Image by Betta Living, Flickr
Times have changed. Some companies (mostly younger or entrepreneurial) have begun transitioning from in-office work to work from home cultures, and while at first this may seem to be an ideal, how-can-you-pass-this-up, I-must-work-there opportunity, take a bit of time to think about whether this culture would really match your personality, and ask the questions you need to know.
Working from home is still a fairly new trend, and with that comes a huge stigma that employees who work from home are not really working – they’re lazing around, watching TV, napping, and running errands. Some employers have the mentality that if they can’t see their employees working, they aren’t – and that puts added pressure on the people who do work from home to prove themselves.
So let’s talk about this:
- Save time with no commute
- Save money with no commute, by making lunch and coffee at home
- Have productive lunch breaks by working out, shopping, or prepping for dinner
- Wear comfortable clothing
- Work where you want to (no stuffy cubicles)
- If you have a laptop, option to work from a coffee shop/library
- Enjoy peace and quiet with no office drama
- No face-to-face meetings
- No in-office, professional experience
- Lack of social interaction
- Must keep yourself motivated and limit distractions
- Pressure to be proactive to show employers you’re not just doing the minimum
- Expense reports (if you’re required to use your personal cell phone at home for work calls)
- Employers must be trusting
- If other employees work in the office, must make sure there is no resentment
When I first started my job, I worked in the office five days a week. Now, I work remotely 80% of the time. For my company, it came down to trust. Was I accessible when they instant messaged? Did I respond to emails in a timely manner? Was I available for calls? Was work completed by deadlines? Was I proactive instead of reactive in projects? It was a slow process but has become common for all of us to work remotely a few days a week. This results in a great work-life balance, and there is no resentment among employees if some are in the office and others are remote.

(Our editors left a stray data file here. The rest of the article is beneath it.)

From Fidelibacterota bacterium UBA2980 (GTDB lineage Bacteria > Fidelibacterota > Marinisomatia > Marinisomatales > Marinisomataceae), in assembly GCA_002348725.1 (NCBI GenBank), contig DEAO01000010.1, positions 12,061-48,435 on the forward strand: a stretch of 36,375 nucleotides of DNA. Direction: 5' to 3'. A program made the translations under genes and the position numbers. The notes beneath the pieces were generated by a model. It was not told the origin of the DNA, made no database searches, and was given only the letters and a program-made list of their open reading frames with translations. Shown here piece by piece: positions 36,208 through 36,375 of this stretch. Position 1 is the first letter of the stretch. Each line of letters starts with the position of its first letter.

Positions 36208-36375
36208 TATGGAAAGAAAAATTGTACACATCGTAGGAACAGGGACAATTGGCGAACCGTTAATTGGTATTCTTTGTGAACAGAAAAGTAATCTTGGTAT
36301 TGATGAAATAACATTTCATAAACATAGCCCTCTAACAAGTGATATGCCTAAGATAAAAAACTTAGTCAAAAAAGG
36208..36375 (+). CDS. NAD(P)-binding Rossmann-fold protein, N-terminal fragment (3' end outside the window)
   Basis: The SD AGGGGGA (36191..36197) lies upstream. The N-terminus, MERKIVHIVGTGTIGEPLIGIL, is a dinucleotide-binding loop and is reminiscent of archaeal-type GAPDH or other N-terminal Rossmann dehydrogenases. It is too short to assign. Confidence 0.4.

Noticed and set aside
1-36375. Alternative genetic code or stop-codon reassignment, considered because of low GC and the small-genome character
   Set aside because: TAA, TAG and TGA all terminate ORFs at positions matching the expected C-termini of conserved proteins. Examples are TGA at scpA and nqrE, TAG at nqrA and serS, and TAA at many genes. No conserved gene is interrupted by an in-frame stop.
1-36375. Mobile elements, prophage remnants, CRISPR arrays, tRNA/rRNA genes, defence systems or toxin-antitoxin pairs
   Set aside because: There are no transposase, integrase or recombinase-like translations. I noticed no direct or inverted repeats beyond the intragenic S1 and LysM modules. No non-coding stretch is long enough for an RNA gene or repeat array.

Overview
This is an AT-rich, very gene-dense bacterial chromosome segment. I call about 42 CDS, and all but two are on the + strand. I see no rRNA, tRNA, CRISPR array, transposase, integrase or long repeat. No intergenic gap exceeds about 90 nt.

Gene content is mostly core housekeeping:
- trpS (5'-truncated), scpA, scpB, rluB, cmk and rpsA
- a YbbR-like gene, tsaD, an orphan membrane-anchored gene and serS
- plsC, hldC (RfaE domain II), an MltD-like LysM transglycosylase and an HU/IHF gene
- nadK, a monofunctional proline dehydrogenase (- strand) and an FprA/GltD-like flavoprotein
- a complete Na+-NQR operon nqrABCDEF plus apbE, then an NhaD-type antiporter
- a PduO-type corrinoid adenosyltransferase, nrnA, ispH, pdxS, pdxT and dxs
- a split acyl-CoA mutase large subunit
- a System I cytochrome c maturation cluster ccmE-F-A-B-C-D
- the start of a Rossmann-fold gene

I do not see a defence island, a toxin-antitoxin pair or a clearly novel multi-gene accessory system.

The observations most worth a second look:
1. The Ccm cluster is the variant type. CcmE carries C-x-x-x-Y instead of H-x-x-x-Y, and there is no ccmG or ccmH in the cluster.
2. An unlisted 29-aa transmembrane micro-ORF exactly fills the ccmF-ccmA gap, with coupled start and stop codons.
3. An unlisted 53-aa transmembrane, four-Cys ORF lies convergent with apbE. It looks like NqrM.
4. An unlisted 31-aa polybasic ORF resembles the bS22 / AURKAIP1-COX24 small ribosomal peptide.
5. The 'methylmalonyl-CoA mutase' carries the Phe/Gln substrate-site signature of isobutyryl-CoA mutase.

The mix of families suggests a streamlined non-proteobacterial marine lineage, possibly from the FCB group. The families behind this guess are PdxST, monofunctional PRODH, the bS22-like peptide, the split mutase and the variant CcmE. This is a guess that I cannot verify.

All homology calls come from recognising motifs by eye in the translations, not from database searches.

If we need to have an internal company meeting, many times these can be accomplished via conference call. Working late is easier when you’re remote, as there are no issues with catching a train or bus. However, those one to two days a week where everyone is in the office, we take advantage of the face time. It’s often easier to make decisions or explain issues in person.
When deciding if you want to work for a company with this culture, it all comes down to personal preference. I’m a huge advocate of working from home if the employee has the right attitude about it. My commute into the office is just under two hours, includes a bus, a subway, and a streetcar, and costs about $12 per day. By working from home, I get two hours of extra sleep in the morning, am able to fit in a workout before dinner, and drink less coffee. It can get lonely with no social interaction, but for my personality, this isn’t an issue – I’m happy with a quiet atmosphere. If it does get too quiet, I’ll play some music or use my lunch hour to go for a walk, shop, or schedule an appointment.
Most importantly, working from home makes me feel empowered. I’m trusted to do my own work on time and manage my schedule the way it makes sense for me. Feeling empowered makes me motivated to do a better job, which makes me a happy employee – and my employer a happy boss.
That being said, just because this culture fits my lifestyle doesn’t mean it’s right for you. If you’re worried about resisting the TV or craving a social atmosphere, you may prefer to be in the office. You must be self-motivated to work from home, and you must be able to build up the trust of your employer. Working from home is still working – remember, it’s not time off and not something to take advantage of.